‘Rock En Español’ Festival – Bridging the Divide

June 22, 2017 by · Leave a Comment 

MONTEBELLO – Can music heal international relationships? How about the bad feelings between neighbors? Organizers of an outdoor concert next week in Montebello think it’s worth a try.

The Mexican Cultural Institute of Los Angeles and the city of Montebello have joined forces to produce “Rock en Español,” a music festival that will kick off the city’s annual summer concert series on June 29.

The hope is that the concert showcasing the talents of artists from Mexico will help dispel disparaging images of Mexicans conjured up by Pres. Trump, Jose Antonio Aguirre, executive director of the Mexican Cultural Institute told EGP.

Spanish rocks bands will be performing in Montebello next week.  (Courtesy of Mexican Cultural Institute of Los Angeles)

Spanish rocks bands will be performing in Montebello next week. (Courtesy of Mexican Cultural Institute of Los Angeles)

“[President] Trump wants to build a wall, we want to build a cultural bridge,” Aguirre said.

The free to attend Spanish rock music festival, co-sponsored by County Sup. Hilda Solis in close collaboration with Montebello Mayor Vivian Romero, will be held at the Montebello City Park band shell June 29 from 6 p.m. to 9 p.m.

Montebello’s concert series continues through August 17, featuring a different artist every Thursday.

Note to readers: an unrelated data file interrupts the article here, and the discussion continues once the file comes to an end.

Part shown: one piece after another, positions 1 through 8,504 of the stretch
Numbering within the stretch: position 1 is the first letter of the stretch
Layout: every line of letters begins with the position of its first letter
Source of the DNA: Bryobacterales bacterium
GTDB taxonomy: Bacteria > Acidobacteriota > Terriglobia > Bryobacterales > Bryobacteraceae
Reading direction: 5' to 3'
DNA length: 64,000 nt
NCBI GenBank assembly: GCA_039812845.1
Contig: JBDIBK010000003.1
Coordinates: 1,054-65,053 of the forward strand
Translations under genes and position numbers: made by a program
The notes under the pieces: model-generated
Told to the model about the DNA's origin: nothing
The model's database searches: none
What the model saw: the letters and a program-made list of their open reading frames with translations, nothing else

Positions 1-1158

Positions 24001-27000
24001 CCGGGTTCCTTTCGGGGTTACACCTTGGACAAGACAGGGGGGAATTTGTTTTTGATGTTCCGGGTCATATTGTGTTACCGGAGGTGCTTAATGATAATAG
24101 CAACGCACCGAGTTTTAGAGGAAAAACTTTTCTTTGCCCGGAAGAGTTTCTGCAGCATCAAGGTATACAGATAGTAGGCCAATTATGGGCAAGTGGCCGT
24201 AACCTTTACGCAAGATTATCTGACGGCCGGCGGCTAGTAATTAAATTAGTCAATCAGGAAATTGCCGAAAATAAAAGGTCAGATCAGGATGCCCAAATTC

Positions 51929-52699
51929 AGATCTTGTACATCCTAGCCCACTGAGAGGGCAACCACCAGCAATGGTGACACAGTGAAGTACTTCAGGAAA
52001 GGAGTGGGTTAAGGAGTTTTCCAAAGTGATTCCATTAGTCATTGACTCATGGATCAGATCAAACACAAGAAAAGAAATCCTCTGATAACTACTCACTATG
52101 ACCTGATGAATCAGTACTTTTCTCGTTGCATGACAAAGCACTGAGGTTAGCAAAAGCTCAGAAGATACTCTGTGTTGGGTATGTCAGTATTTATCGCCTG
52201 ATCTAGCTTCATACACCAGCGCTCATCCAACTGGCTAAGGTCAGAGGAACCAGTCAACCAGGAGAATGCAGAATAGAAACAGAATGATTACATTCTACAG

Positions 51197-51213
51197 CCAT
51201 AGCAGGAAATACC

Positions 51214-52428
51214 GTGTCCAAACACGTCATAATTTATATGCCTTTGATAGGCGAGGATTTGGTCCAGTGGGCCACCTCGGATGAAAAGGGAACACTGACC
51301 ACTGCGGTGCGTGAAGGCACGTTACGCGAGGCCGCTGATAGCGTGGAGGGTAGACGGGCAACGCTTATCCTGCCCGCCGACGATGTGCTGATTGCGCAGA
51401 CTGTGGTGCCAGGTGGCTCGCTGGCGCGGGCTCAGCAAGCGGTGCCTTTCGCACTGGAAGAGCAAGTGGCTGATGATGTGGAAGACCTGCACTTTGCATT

The “Rock en Español” lineup features Mexico City-based band “Smash-O” making its debut performance in California; “Ley de Hielo,” a band that has been around for decades and one of the first to land a major Spanish rock contract; and “Eclipse Music,” which at one time had its own rock-in-roll radio show.

“I hope people look at these young bands from Mexico and see there’s talent in Mexico,” said Aguirre.

The nonprofit Mexican Cultural Institute is dedicated to improving relations between Mexico and the United States through cultural exchanges, including art and musical and dance performances.

To that end, the Rock En Español festival will also include artisan booths and feature a family-friendly arts and craft workshop, similar to those offered by the Mexican Cultural Institute during past concerts at El Pueblo Historical Monument/Olvera Street.

According to Aguirre, the Mexican Cultural Institute chose to partner with Montebello in order to bring something different to the city and its large Mexican-American population. He said they wanted to create a cultural experience that goes beyond the more traditional mariachi and folklorico performances that have become commonplace.

While the president may never hear about the concert, organizers said they want to prove to people here at home that Trump is wrong, and to specifically show that not everyone wants to cross the border to take advantage of the U.S; many stay in Mexico to follow their dreams and achieve great success, Aguirre said.

“Yes, there are some ‘bad hombres,’ but not everyone is.”

Some of them just might be rock stars.

 

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